Set up a computer running VNC software

VNC access is determined by the VNC software. To access a computer running VNC, you only need to know the IP address or fully qualified domain name and the password designated in the VNC software. The VNC password doesn’t necessarily correspond to any other password on the system.

Set up a non–OS X client running VNC software

You can set up a non–OS X client to be viewed with Remote Desktop.

  1. Install the VNC Server software and assign a VNC password on the client computer.

  2. Make sure the client’s firewall has the VNC port open (TCP 5900).

    For more detailed instructions on steps 1–2, see the documentation that came with the client operating system, VNC software, and firewall software.

  3. Make sure “Encrypt all network data” isn’t selected in the Security pane of Remote Desktop preferences.

    If you encrypt network data, you won’t be able to control the VNC client because Remote Desktop can’t open the necessary SSH tunnel to that computer. When you try to control a computer running VNC software, you’ll see a warning that the keystrokes aren’t encrypted. For information, see Encrypt network data for copy and install tasks.

  4. Add the computer to the All Computers list in Remote Desktop using the client’s IP address.

  5. Enter the client computer’s VNC password in the Remote Desktop authentication dialog.

Configure a client to be controlled by non-Apple VNC software

You can configure a Remote Desktop client to be controlled with non–Apple VNC software. Allowing non–Apple VNC software access to a Remote Desktop client is less secure than using Remote Desktop to control the client. The VNC protocol implemented in non–Apple VNC software may not encrypt keystrokes sent over the network, so sensitive information can be intercepted. Also, the non–Apple VNC software expects the password to be stored in a cryptographically unsecured form and location. Granting VNC access to control a screen is the most powerful feature in Remote Desktop, and provides nearly unrestricted access.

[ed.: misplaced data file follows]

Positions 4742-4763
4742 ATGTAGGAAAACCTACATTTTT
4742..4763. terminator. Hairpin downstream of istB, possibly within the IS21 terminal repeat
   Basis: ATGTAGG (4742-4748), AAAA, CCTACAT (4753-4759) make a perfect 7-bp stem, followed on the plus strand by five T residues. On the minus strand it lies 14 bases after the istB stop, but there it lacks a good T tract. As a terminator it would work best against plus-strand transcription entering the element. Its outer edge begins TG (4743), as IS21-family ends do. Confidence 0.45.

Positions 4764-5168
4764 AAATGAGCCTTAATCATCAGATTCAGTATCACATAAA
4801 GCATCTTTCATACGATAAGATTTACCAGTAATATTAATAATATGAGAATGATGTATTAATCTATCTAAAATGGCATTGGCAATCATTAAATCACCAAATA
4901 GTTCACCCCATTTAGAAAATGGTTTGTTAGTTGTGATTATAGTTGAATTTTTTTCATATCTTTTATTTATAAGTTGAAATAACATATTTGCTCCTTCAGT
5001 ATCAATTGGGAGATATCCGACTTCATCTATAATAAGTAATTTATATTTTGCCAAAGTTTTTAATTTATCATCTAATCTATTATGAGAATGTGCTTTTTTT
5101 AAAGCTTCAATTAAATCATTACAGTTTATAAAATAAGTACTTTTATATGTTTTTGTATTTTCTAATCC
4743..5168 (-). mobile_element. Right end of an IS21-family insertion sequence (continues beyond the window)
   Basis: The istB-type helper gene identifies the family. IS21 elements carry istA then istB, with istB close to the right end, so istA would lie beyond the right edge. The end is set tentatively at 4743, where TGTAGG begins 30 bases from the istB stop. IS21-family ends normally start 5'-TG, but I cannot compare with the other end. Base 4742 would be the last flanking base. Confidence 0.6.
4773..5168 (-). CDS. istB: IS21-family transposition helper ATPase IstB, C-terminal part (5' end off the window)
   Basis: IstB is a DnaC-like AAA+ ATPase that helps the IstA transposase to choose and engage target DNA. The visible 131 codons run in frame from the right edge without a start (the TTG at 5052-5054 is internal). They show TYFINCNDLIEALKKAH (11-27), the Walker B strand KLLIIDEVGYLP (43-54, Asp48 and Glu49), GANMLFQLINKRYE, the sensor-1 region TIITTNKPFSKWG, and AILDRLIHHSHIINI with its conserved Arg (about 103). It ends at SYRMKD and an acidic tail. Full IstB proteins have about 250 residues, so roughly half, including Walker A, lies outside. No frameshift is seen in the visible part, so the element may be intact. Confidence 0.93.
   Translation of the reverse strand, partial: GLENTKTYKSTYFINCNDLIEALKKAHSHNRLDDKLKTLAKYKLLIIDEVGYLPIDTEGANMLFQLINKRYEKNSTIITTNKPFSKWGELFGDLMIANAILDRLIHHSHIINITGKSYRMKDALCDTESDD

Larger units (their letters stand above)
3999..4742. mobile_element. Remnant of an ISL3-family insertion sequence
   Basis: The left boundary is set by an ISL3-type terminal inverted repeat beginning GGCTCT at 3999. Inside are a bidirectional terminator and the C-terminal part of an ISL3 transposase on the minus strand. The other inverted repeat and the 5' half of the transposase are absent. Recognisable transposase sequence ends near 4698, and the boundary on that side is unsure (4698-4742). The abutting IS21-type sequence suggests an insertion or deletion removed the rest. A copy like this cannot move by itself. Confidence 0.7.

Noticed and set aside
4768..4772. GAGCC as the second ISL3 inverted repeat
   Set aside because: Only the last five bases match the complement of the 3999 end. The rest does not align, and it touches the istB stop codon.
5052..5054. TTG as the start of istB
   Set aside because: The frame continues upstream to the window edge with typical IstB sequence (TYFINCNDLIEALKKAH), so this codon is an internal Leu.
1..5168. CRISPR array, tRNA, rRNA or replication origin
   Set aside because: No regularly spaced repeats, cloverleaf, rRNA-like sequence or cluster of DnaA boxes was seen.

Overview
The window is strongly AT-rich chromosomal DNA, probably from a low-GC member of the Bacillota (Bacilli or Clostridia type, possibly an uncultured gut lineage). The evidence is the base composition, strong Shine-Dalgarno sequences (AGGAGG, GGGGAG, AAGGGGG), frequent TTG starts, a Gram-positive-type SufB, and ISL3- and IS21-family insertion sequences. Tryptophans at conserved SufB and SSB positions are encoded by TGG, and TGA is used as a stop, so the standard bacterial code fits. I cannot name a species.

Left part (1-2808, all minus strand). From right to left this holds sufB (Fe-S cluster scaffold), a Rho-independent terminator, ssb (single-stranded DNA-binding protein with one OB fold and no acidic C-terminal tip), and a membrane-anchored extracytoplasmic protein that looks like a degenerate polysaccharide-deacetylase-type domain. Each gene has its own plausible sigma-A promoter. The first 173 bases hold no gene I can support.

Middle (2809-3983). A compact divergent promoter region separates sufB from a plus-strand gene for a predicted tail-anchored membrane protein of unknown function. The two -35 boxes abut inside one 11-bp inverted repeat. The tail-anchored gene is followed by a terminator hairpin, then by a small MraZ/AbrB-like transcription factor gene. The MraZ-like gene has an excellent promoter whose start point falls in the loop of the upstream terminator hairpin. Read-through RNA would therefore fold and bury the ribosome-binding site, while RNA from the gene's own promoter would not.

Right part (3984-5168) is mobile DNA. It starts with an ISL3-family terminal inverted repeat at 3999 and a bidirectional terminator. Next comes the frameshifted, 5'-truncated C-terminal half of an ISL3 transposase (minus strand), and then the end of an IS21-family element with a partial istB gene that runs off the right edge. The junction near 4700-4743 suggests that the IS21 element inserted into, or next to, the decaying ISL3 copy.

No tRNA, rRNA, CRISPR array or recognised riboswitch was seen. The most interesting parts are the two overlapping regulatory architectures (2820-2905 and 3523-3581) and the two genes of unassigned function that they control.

WARNING: Don’t select a VNC password that’s the same as the password of any local user on the client computer or of the Remote Desktop administrator.

  1. On the client computer, choose Apple menu > System Preferences, then click Sharing.

  2. Select Remote Management in the list at the left.

  3. Click Computer Settings.

  4. Select “VNC viewers may control screen with password.”

  5. Enter a VNC password, then click OK.

Change the VNC port on an existing computer

After you add a computer running VNC software to a computer list (or when you’re first adding it), you can set a custom port for VNC communication, and you can designate a display to control.

  1. In the Remote Desktop window, select a computer list, then select a computer running VNC software.

  2. Choose File > Get Info.

  3. Click Edit.

  4. Edit the Screen Sharing Port field.

  5. Click Done.

Designate a custom VNC port when adding a computer

You can pick a custom VNC port on which to view clients. Custom VNC ports are used for Network Address Translation (NAT) implementations, firewall settings, or viewing multiple displays.

  1. Choose File > Add by Address.

  2. Enter the IP address or fully qualified domain name of the client computer.

  3. Enter the user name and password.

  4. If the client computer uses NAT, click the Advanced Options triangle.

  5. Enter the public ports that are mapped to the client in the Remote Management Port field and the Screen Sharing Port field.

  6. Click Add.